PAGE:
Until we, as a country, are willing to get serious and talk about mental health issues, lack of available care for the mental health issues, lack of discipline in the home, horrendous lack of parental support when the schools are trying to control horrible behavior at school (oh no! Not MY KID. What did YOU do to cause my kid to react that way?), lack of moral values, and yes, I’ll say it-violent video games that take away all sensitivity to ANY compassion for others’ lives, as well as reality TV that makes it commonplace for people to constantly scream up in each others’ faces and not value any other person but themselves, we will have a gun problem in school. Our kids don’t understand the permanency of death anymore!!!
I grew up with guns. Everyone knows that. But you know what? My parents NEVER supported any bad behavior from me. I was terrified of doing something bad at school, as I would have not had a life until I corrected the problem and straightened my ass out. My parents invaded my life. They knew where I was ALL the time. They made me have a curfew. They made me wake them up when I got home. They made me respect their rules. They had full control of their house, and at any time could and would go through every inch of my bedroom, backpack, pockets, anything! Parents: it’s time to STEP UP!
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News & Updates – 2/23/2018

In January, DeKalb Schools welcomed two new members to its Public Safety division: K-9 units Rex and Rocky. The K-9s, tasked with locating drugs and weapons, are part of a new, comprehensive push for public safety. They can smell dangerous substances left behind for more than a day. They can tell if an individual has handled and even used a firearm based solely on scent. Rex or Rocky will visit a random school each week to assure no illegal substances or weapons are on campus.

DeKalb Schools’ increased safety initiative also includes a pilot program with metal detectors at numerous high schools. Metal detectors are costly to purchase and install, and they require other related expenditures such as staff to conduct the searches, training and equipment maintenance.

Students from Druid Hills MS and Clarkston HS participated in a walkout this week and held protests on their school grounds . However, some Clarkston students left campus and ventured down the street to a Quik Trip where they damaged property. The students will be held accountable in accordance with the Student Code of Conduct.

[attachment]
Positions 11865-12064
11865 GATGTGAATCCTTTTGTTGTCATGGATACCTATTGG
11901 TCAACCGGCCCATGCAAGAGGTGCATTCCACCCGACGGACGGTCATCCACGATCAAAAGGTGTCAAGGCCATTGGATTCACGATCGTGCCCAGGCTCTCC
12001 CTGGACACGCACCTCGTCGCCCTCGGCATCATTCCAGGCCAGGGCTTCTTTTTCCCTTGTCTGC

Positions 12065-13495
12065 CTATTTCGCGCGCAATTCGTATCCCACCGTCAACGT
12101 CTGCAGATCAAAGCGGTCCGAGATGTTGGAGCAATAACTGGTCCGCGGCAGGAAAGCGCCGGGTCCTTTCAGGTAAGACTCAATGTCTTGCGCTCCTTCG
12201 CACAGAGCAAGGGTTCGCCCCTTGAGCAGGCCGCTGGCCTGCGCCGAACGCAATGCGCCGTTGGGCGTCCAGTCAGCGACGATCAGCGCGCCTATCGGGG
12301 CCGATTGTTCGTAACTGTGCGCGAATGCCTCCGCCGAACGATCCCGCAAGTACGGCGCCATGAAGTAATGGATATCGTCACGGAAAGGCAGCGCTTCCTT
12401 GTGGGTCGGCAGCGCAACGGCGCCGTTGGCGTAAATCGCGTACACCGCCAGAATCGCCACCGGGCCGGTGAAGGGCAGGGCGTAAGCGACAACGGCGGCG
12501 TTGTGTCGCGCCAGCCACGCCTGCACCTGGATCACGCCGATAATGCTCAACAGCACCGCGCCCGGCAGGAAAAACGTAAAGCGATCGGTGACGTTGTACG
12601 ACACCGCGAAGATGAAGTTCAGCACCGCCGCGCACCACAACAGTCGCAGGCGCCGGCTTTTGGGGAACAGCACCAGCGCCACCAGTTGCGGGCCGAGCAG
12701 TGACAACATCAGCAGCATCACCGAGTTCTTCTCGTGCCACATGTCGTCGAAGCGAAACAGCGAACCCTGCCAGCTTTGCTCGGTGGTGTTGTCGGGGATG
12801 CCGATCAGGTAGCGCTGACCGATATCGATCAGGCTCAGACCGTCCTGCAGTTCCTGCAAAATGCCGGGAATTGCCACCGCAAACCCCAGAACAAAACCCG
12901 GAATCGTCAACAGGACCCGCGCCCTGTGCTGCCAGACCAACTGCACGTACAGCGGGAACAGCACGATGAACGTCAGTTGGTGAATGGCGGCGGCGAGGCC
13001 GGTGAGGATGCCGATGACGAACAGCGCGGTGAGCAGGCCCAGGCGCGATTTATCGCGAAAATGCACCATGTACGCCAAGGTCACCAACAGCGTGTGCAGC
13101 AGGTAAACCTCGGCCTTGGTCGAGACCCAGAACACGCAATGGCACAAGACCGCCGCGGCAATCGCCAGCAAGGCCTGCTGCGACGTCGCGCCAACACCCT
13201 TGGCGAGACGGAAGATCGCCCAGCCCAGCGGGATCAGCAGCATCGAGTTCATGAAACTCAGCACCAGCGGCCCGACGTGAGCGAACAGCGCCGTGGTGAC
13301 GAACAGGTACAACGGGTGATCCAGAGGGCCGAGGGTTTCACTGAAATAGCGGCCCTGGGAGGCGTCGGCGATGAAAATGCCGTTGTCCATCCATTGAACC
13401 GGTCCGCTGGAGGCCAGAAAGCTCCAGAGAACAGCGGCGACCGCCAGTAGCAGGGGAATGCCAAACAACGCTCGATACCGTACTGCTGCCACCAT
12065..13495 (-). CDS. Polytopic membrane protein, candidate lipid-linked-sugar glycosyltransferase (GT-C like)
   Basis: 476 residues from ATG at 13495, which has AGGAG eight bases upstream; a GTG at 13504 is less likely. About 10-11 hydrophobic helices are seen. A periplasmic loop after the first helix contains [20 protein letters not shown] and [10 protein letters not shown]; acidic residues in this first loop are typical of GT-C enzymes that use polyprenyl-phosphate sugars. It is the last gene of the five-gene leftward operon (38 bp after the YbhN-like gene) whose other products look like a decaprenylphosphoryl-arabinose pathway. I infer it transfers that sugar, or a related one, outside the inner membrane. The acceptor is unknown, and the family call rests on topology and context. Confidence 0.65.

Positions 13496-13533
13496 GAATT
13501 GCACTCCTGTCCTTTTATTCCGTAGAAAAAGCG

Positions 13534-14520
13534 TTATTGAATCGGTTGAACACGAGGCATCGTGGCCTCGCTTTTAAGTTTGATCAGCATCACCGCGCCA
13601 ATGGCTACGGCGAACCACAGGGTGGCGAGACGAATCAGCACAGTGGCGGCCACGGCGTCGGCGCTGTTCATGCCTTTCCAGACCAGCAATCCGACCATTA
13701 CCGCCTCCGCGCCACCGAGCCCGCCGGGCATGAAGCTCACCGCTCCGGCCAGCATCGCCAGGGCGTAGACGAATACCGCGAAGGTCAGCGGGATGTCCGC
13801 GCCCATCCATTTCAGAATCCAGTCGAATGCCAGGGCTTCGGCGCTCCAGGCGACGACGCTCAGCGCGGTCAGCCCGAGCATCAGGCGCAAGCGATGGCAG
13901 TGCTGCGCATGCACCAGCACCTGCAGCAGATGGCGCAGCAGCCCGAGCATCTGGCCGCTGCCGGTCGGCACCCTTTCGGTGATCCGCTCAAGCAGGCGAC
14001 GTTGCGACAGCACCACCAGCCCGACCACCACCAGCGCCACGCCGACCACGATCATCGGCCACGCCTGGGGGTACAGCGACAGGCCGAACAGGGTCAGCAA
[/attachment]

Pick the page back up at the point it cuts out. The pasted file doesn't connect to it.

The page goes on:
We can expect gun control legislation demonstrations in the days ahead, including national protests set for March 14, March 24 and April 20. The DeKalb County School District supports students’ Constitutional rights to peaceful assembly and free expression of gun control. If a student walkout or protest happens at DeKalb Schools, the school district will allow the students to peacefully protest. Superintendent Green stresses that it can be a teachable moment where students can demonstrate their First Amendment right to be heard.

Roughly 700 students from Atlanta and DeKalb high schools played hookie and watched “Black Panther” this week. 650 individual donors pitched in to raise the $30,000 needed to cover the costs of the chartered buses and theater event.

Following feedback from its stakeholders, the DeKalb County School District (DCSD) will employ Virtual Learning Days using its Digital Dreamers technology to make up time lost in January to inclement weather.

• HB 932 would raise the age of compulsory attendance from 16 to 17. Rep. Tommy Benton brought the bill at the request of a constituent, and he had several students speak in support of the bill.
• HB 482 – an education savings account voucher. The state portion of K-12 funding would be handed over to the parent to direct as they choose – to private schools, home school needs, tutors, etc. Up to 50% of the funds could be rolled over annually and used up to the age of 22 for postsecondary expenses.
• HB 302 changes the required wording on notices for the millage rate adoption.
• HB 961 would eliminate DeKalb County’s unique CEO form of government. The bill that was filed just Tuesday was fast tracked and is eligible for a vote on the House floor. Nancy Jester, a Republican who represents north DeKalb, cited the county’s water and sewer woes as one reason the measure was needed.

“I believe that there is a direct connection to that competency issue and the form of government we have’
I support Rep. Hanson’s bill for a number of reasons. DeKalb is uniquely disadvantaged by the CEO form of government. The politicization of basic county operations has left DeKalb plagued with incompetence and fraud. DeKalb does not have consistent technical talent that remains regardless of political leadership changes. All around us, the operations of local government remain consistent and, generally, well run because they do not fluctuate every [four] years with the election of one person.”